There's a cargo cult hysteria erupting over the magical cure-all abilities of Auckland Council's proposed unitary plan, as revised by the Government-appointed hearings panel.

A broad church of true believers, including such odd bed-fellows as the Sallies and property developers, seems convinced the panel has discovered the holy grail which will conjure up affordable housing for all. They're now ordering councillors to abdicate their responsibilities and tick the recommendations through unread.

Named the Coalition for More Homes, they've written to councillors thundering, "the time for deliberating is over, the process has been followed, it's time to get on with it".

At the risk of suffering elder abuse, dare I point out they are wrong. Like them, I'm shocked by the housing crisis. But I'll be equally shocked if our elected representatives suddenly panic and get swept along with the mob's obsession with housing at the expense of all the other ingredients that go into making a world-class city.


This document is not just about zoning land for housing. It is also to be the rulebook for creating the fabled "most liveable city" over the next 30 years.

No doubt the Government will be delighted that Auckland Council has again become the whipping boy for Wellington's failure to either avert or handle Auckland's burgeoning housing crisis. But you only have to look at the empty wastelands of the mainly undeveloped "special housing areas" and the glacial pace of redevelopment in Housing New Zealand's Tamaki and Hobsonville redevelopments to realise that land supply is just one piece of this jigsaw.

As the panel itself warns in its report, the unitary plan only "sets the stage to enable growth".

Unlike the coalition partners, I don't see the panel as infallible. Nor do I go along with its philosophy that market forces will be the key to producing sufficient apartments and homes fit for Aucklanders to live in. What makes the panel think this? Because, they tell us, they were convinced by the hand-on-heart submissions of the property developers who addressed them.

Much has been written about the provision for 422,000 new homes the revised plan will deliver. My concern is with the details.

The ghastly shoe-box apartments that erupted along Hobson St and elsewhere in the city two decades ago gave most of us a rather jaundiced view of developers and the market. But not the panel. It has, for example, rejected council's proposed 30sq m minimum size for a central city studio apartment, saying such restrictions force up prices.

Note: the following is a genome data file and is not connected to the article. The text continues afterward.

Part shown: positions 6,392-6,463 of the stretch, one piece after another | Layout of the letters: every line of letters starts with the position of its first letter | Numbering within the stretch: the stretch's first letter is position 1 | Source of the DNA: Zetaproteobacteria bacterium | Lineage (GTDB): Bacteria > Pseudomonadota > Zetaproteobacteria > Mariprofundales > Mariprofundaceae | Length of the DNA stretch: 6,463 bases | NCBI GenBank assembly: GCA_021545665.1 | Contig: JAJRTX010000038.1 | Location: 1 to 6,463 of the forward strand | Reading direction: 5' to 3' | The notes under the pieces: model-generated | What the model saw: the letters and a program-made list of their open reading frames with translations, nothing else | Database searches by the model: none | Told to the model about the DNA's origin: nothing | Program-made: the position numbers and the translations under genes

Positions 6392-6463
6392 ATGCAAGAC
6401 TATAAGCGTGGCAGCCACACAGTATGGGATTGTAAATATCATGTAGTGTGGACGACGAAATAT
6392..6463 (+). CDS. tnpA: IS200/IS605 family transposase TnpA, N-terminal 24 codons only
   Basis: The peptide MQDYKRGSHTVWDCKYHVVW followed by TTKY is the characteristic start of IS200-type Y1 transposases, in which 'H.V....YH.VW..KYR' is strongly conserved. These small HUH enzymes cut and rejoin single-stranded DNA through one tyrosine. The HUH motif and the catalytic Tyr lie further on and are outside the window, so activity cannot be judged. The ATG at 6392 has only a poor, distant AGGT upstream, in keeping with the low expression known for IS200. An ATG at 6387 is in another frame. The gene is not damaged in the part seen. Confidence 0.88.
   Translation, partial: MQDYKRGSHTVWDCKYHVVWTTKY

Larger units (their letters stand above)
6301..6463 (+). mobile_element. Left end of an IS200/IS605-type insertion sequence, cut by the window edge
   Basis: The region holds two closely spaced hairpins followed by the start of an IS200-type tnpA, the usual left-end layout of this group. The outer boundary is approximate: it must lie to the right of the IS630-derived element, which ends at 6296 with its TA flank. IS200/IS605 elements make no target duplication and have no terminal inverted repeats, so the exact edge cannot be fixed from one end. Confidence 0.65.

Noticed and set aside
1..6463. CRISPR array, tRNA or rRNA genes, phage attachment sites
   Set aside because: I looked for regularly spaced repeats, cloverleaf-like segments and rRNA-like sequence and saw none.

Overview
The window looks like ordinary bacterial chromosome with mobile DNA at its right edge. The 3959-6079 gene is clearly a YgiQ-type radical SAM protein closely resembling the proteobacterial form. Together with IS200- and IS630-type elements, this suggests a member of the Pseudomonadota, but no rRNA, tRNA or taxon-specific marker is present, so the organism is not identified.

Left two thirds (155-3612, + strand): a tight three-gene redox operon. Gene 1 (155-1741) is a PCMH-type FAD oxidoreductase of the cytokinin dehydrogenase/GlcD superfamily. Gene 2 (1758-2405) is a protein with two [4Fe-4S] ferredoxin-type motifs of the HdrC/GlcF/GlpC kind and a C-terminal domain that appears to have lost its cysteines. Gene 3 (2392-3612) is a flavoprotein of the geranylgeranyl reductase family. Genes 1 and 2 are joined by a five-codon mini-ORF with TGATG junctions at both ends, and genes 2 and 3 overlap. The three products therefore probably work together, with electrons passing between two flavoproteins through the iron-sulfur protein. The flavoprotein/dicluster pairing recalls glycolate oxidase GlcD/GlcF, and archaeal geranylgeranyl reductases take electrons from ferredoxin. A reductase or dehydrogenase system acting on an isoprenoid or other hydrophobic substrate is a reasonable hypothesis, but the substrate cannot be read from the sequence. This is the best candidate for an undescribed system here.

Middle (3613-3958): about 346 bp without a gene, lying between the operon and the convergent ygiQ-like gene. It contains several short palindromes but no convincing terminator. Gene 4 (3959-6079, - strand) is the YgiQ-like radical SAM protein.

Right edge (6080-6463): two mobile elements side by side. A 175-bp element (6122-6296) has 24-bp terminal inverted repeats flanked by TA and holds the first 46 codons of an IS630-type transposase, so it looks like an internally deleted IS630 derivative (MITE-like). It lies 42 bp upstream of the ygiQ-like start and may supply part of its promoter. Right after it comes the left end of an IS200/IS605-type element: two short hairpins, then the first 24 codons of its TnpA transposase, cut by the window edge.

The panel argues that size is better controlled under the Building Code or the ancient Housing Improvement Regulations 1947. It similarly rejected rules to promote liveability, such as requiring acoustic panelling in homes and classrooms adjacent to railways or major arterial roads. In its view, if the market ordains the poor should live in tiny, cheap, noisy new slums alongside the railway tracks, then so be it.

Coming in the same month as news that Auckland Council has budgeted $291 million for leaky building claims against it, this hands-off, leave-it-to-the-Building Code approach needs to be challenged. Nationwide, leaky homes repair costs could reach $22 billion. Auckland has the chance to set some minimum standards now, yet the panel says trust central government instead.


Also in for a clobbering is Auckland's unique volcanic heritage. In March this year, councillors rejected the panel's pressure and voted to retain all 87 volcanic viewshafts. Regardless, the panel wants eight dropped and another five downgraded to "local" status.

Like despoilers from another age, the panel has also rezoned precious Crater Hill, on the edge of the Manukau Harbour at Papatoetoe, as suitable for up to 575 houses, either inside this privately owned volcano or on its outer slopes. This, at the request of the owners.

Geologist Bruce Hayward says Crater Hill is the second best preserved of the southern mountains after Mangere Mountain. It is ranked eighth most valued volcano in a report supporting Auckland's attempt at World Heritage status for the volcanic field. Says Dr Hayward: "Welcome to the new world of more housing subdivisions, no matter what the cost."

It's up to our elected representatives to prove him wrong.